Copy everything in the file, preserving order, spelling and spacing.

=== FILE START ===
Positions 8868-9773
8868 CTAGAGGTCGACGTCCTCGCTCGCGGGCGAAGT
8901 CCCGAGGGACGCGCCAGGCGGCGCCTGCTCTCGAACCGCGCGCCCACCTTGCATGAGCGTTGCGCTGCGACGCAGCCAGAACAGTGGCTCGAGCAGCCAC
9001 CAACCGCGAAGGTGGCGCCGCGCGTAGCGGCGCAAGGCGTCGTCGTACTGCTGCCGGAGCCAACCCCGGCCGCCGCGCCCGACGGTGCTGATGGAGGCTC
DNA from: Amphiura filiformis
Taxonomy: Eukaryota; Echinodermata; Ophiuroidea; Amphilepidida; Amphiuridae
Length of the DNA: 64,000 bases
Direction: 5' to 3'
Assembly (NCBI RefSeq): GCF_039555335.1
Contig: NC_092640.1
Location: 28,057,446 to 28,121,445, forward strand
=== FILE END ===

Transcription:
Positions 8868-9773
8868 CTAGAGGTCGACGTCCTCGCTCGCGGGCGAAGT
8901 CCCGAGGGACGCGCCAGGCGGCGCCTGCTCTCGAACCGCGCGCCCACCTTGCATGAGCGTTGCGCTGCGACGCAGCCAGAACAGTGGCTCGAGCAGCCAC
9001 CAACCGCGAAGGTGGCGCCGCGCGTAGCGGCGCAAGGCGTCGTCGTACTGCTGCCGGAGCCAACCCCGGCCGCCGCGCCCGACGGTGCTGATGGAGGCTC
DNA from: Amphiura filiformis
Taxonomy: Eukaryota; Echinodermata; Ophiuroidea; Amphilepidida; Amphiuridae
Length of the DNA: 64,000 bases
Direction: 5' to 3'
Assembly (NCBI RefSeq): GCF_039555335.1
Contig: NC_092640.1
Location: 28,057,446 to 28,121,445, forward strand